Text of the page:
While confectioners' sugar, also called powdered sugar, makes a quick and easy glaze, you can make an equally shiny and tasty glaze using granulated sugar. Glazes are thinner and more transparent than icings and frostings. Those made with granulated sugar are clear and transparent, while those made with powdered sugar are opaque and dense-looking. Flavor the glaze with oils or added ingredients, like chocolate. Or make the glaze itself with flavored liquids, such as lemon juice or coffee.
Place equal amounts of sugar and water to a cooking pot and bring the mixture to a boil. Use either regular or superfine sugar.
Cook the sugar and water over high heat, stirring occasionally until the sugar is completely dissolved.
If you want a thicker glaze, continue to cook the glaze and stir occasionally until it reduces to a thicker consistency.
Remove the pot from the heat and add any additional flavoring ingredients, such as cinnamon sticks, orange zest, peppermint oil or fresh herbs.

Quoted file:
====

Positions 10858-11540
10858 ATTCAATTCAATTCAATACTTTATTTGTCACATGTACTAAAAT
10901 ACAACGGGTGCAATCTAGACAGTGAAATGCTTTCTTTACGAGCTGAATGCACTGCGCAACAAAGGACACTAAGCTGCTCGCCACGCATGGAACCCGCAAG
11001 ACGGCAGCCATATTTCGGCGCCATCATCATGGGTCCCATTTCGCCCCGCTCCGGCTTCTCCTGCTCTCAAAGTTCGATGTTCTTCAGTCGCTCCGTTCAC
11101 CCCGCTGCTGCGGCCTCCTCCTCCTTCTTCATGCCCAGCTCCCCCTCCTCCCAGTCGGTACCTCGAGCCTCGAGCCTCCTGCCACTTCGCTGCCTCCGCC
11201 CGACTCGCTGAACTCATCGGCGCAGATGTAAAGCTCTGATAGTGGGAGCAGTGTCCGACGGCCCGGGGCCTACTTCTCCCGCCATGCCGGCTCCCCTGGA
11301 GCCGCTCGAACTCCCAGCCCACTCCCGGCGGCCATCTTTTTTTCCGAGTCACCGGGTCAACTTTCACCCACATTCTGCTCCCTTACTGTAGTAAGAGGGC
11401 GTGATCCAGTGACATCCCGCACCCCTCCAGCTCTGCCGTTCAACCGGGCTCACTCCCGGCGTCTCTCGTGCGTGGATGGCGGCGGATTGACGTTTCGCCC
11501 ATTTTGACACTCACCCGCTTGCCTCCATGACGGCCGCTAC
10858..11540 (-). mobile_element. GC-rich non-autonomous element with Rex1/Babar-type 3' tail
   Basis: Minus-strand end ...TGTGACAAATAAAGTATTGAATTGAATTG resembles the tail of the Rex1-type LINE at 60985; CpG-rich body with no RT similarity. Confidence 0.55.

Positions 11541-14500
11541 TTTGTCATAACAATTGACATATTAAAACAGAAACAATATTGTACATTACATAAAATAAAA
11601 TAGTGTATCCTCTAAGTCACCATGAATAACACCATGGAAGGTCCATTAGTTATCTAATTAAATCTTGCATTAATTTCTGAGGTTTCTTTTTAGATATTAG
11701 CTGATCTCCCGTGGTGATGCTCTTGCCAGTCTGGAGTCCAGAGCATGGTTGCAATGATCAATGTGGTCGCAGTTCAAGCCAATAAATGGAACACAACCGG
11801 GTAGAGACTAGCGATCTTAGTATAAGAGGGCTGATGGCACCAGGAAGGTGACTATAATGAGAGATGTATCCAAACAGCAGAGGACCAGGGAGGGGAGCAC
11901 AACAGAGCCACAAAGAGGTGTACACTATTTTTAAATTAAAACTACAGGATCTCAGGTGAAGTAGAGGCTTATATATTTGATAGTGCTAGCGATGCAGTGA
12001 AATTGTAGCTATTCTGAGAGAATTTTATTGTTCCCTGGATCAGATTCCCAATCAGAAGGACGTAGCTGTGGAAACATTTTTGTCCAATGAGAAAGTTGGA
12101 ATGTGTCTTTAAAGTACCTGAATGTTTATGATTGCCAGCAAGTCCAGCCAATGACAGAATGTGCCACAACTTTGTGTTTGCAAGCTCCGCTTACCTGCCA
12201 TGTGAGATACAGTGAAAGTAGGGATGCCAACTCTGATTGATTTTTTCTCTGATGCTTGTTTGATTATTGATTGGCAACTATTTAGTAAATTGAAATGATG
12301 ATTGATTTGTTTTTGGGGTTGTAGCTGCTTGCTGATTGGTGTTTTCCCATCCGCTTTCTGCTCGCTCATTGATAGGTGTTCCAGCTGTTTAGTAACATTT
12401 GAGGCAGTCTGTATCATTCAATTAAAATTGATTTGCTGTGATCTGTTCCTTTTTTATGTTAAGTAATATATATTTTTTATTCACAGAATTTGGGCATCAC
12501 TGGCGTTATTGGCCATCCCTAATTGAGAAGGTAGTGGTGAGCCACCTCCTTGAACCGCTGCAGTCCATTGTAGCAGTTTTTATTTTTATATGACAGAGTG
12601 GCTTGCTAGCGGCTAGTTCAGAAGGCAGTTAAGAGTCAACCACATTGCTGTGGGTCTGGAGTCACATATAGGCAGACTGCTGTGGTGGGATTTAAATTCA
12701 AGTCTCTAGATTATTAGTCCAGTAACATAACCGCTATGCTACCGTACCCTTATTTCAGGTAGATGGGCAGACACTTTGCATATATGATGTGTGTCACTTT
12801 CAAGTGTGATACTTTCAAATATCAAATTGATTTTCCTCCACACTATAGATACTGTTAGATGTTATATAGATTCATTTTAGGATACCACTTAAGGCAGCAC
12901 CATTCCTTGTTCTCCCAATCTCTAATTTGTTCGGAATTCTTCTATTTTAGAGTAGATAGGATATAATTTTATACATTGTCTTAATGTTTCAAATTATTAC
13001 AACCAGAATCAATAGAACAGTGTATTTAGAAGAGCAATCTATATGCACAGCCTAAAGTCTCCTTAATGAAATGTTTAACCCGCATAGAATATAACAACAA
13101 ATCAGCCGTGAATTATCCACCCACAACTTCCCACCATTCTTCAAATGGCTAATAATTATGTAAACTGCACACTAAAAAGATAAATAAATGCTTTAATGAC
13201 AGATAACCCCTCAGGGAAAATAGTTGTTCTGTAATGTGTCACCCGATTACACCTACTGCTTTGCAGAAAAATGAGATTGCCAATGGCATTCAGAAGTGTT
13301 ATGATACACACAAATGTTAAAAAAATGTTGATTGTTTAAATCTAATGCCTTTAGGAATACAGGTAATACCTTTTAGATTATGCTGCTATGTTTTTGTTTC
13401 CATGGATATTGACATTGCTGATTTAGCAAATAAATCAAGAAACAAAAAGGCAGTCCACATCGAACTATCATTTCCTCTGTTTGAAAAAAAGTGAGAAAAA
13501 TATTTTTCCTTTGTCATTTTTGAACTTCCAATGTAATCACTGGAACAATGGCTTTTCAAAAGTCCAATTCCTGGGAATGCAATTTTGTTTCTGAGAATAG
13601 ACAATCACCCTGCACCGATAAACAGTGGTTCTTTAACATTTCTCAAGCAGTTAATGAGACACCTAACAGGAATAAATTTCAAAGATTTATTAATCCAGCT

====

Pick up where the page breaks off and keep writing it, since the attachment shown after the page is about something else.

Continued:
Allow the flavorings to steep in the hot syrup for 10 minutes before removing any large ingredient pieces.
Allow the syrup to cool to room temperature before drizzling it over a sweet baked good with a spoon or from a spouted cup.
Refrigerate the glaze if you don't plan to use it immediately.
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- Use the glaze to soak cake pieces in trifles or as an ingredient in dessert soups. Top cookies, muffins and cakes, or spoon the glaze over ice cream.
- As a topping for strawberries, use balsamic vinegar instead of water and brown sugar instead of white, along with cinnamon, cloves and allspice.
- How to Cook Everything Vegetarian: Mark Bittman
- Food and Wine: Ice Cream with Strawberries and Balsamic Glaze
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